Wounded Child Soldier

Wounded Child Soldier

So it’s likely this battle will continue to rage on, with the city’s army of trash sweepers, equipped with their Harry-Potter brooms on one side, and the millions of trash-dropping combatants on the other side. Those of us who simply wish to put trash in its place are stuck in the middle of this combat zone while the battle rages on.

But Where? Where, oh Where?

But Where? Where, oh where are these places to drop trash?

For now, the city is winning through sheer perseverance, but tomorrow is another day. As for me? I’m doing my part, but it’s a daily struggle.


* Chilango-speak for “You’re shitting me!” or “No Way!”

Update From an Alternate Universe – Cupcake Love

Cupcake Strawberry-Red-Velvet-Cupcakes Low ResDateline: At the intersection of cupcakes and puppy love.

My problem is that I think I understand people. And maybe I understand Americans of a certain class and background and age, but that may be the extent of it. Or maybe Mexicans really are just as confusing and unpredictable as their country. But I can’t really get my mind around that one either because all of my genuine friends who are Mexican, including my ex BF “F,” are understandable within my established mental framework. And I also have perfectly–understandable friends who are British, one girlfriend who’s Italian (sort of; her mother is my neighbor in Boston), and I’ve had plenty of Asian friends in San Francisco. Sure, these folks aren’t open books, but they seem understandable and predictable. More or less.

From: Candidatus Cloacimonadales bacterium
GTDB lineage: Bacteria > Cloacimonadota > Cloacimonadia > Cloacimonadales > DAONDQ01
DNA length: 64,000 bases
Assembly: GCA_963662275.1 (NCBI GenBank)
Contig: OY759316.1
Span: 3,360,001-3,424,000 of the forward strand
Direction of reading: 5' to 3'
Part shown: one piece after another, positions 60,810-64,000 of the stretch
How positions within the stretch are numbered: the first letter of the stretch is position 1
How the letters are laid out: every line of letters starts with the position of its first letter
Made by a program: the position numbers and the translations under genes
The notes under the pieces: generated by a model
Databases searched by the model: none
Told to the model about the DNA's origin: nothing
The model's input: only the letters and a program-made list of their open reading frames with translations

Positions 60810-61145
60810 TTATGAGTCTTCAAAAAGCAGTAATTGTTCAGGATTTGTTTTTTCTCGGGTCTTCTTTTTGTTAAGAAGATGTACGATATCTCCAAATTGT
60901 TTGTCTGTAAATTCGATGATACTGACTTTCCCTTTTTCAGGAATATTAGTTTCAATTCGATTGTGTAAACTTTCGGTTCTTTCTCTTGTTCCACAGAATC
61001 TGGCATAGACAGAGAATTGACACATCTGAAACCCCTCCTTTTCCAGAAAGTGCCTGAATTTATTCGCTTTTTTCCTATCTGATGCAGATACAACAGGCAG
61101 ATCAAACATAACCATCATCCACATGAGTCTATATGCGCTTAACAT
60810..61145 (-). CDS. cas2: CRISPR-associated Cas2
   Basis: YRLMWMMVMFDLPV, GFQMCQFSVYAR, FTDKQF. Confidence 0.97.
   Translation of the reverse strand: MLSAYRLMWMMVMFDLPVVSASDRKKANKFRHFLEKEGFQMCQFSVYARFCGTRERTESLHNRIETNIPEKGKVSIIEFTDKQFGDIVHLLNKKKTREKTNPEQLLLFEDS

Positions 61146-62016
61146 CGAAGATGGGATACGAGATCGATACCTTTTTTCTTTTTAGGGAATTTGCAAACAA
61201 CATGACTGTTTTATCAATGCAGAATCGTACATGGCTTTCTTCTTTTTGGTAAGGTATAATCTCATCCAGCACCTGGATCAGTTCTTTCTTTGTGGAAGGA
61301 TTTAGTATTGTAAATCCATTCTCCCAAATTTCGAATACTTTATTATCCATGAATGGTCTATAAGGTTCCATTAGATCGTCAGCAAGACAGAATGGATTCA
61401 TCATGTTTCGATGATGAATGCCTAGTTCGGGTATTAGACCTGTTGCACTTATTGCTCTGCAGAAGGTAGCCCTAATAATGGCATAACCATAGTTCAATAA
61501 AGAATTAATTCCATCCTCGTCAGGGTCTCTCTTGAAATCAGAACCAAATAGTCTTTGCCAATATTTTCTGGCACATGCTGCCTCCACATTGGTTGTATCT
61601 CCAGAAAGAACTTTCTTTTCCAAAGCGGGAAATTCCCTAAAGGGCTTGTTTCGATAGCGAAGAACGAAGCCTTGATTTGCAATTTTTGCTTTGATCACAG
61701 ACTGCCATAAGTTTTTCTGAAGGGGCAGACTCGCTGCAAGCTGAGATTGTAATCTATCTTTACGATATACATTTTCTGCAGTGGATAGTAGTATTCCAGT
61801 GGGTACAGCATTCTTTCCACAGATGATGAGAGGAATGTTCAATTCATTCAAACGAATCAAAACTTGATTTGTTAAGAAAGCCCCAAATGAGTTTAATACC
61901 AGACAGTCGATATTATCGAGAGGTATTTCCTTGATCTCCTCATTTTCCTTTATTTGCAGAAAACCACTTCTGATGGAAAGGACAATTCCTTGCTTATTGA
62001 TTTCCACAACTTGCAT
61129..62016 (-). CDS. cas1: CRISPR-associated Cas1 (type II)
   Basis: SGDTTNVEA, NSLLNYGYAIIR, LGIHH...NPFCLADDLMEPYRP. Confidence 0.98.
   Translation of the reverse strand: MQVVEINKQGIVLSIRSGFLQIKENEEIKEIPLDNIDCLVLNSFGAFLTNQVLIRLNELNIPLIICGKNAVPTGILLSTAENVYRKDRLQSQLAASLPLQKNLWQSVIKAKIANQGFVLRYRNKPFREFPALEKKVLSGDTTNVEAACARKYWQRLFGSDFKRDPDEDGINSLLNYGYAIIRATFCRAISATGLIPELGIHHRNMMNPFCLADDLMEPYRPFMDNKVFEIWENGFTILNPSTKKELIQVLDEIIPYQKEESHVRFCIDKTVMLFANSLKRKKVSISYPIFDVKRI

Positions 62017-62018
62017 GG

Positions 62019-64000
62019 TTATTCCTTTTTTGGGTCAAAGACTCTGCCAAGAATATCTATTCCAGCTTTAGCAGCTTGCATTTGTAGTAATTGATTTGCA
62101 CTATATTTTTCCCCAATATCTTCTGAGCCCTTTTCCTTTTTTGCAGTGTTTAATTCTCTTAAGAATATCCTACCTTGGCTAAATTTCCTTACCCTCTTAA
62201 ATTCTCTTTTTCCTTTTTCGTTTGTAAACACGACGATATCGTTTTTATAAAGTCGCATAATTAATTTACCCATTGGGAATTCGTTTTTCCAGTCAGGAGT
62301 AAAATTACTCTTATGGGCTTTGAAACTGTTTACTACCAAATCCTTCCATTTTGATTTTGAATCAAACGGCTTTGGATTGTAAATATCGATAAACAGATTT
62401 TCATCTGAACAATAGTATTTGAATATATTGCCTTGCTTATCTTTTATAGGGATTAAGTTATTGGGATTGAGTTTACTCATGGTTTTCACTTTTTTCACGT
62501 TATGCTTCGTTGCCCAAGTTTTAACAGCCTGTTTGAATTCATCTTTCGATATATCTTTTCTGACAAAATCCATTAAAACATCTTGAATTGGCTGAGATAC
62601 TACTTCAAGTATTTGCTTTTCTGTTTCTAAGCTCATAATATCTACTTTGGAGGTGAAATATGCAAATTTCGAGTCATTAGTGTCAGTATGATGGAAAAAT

Maybe my problem here is a generational thing layered on top of the cultural thing. The fact of the matter is that I’ve been dating younger guys. In fact, I’ve been dating guys who are ridiculously younger. So much younger that I’m a little uncomfortable writing about them here. But before you decide that I’m some kind of child molester who’s operating just over the line, as it were, consider a few factors.

First, my ideal guy would be close to my own age. Sadly, most of the guys my own age are overweight and out of shape and that’s a complete “buzz kill” for me. I can still fit into clothes I had in high school, and while staying trim requires some effort, it seems to be worth it. Two I’ve gotten to an age where my contemporaries are slowing down. They get tired. They want to take the elevator. They aren’t interested in walking four kilometers across town because the bus is full. But if I can find a 50-something guy with my energy level and fitness, he’d be ideal. Now, in all fairness, such men exist, but I’m sure a lot of them are already taken. I certainly was for a long time.

So the next best thing would be to meet a guy in his latest possible thirties or mid-40s. Alas, those guys are a pretty rare find, often already have boyfriends, or are too tied up in their careers or whatever to have time to date.

So enter the twinks, the twenty-somethings, the young fellows who want to explore the world and have new experiences. Here in Mexico in general, there’s a lot less age segregation than there is in the USA. Go to any Mexican party, and you’ll likely find people ranging in ages from teens to grandparents, all hanging out together, and all pretty much acting like they’re at the same party, e.g., not being totally clustered into age-specific groups. That’s one of the things I really like about Mexico since I think the USA is way too age-segregated and way too age-fixated. In fact, if you are a gay guy trying to meet someone online in the USA, the first question almost always is “how old are you?” It’s not, “are you cute?” “Are you in shape?” “Are you bald,” or whatever. It’s about age.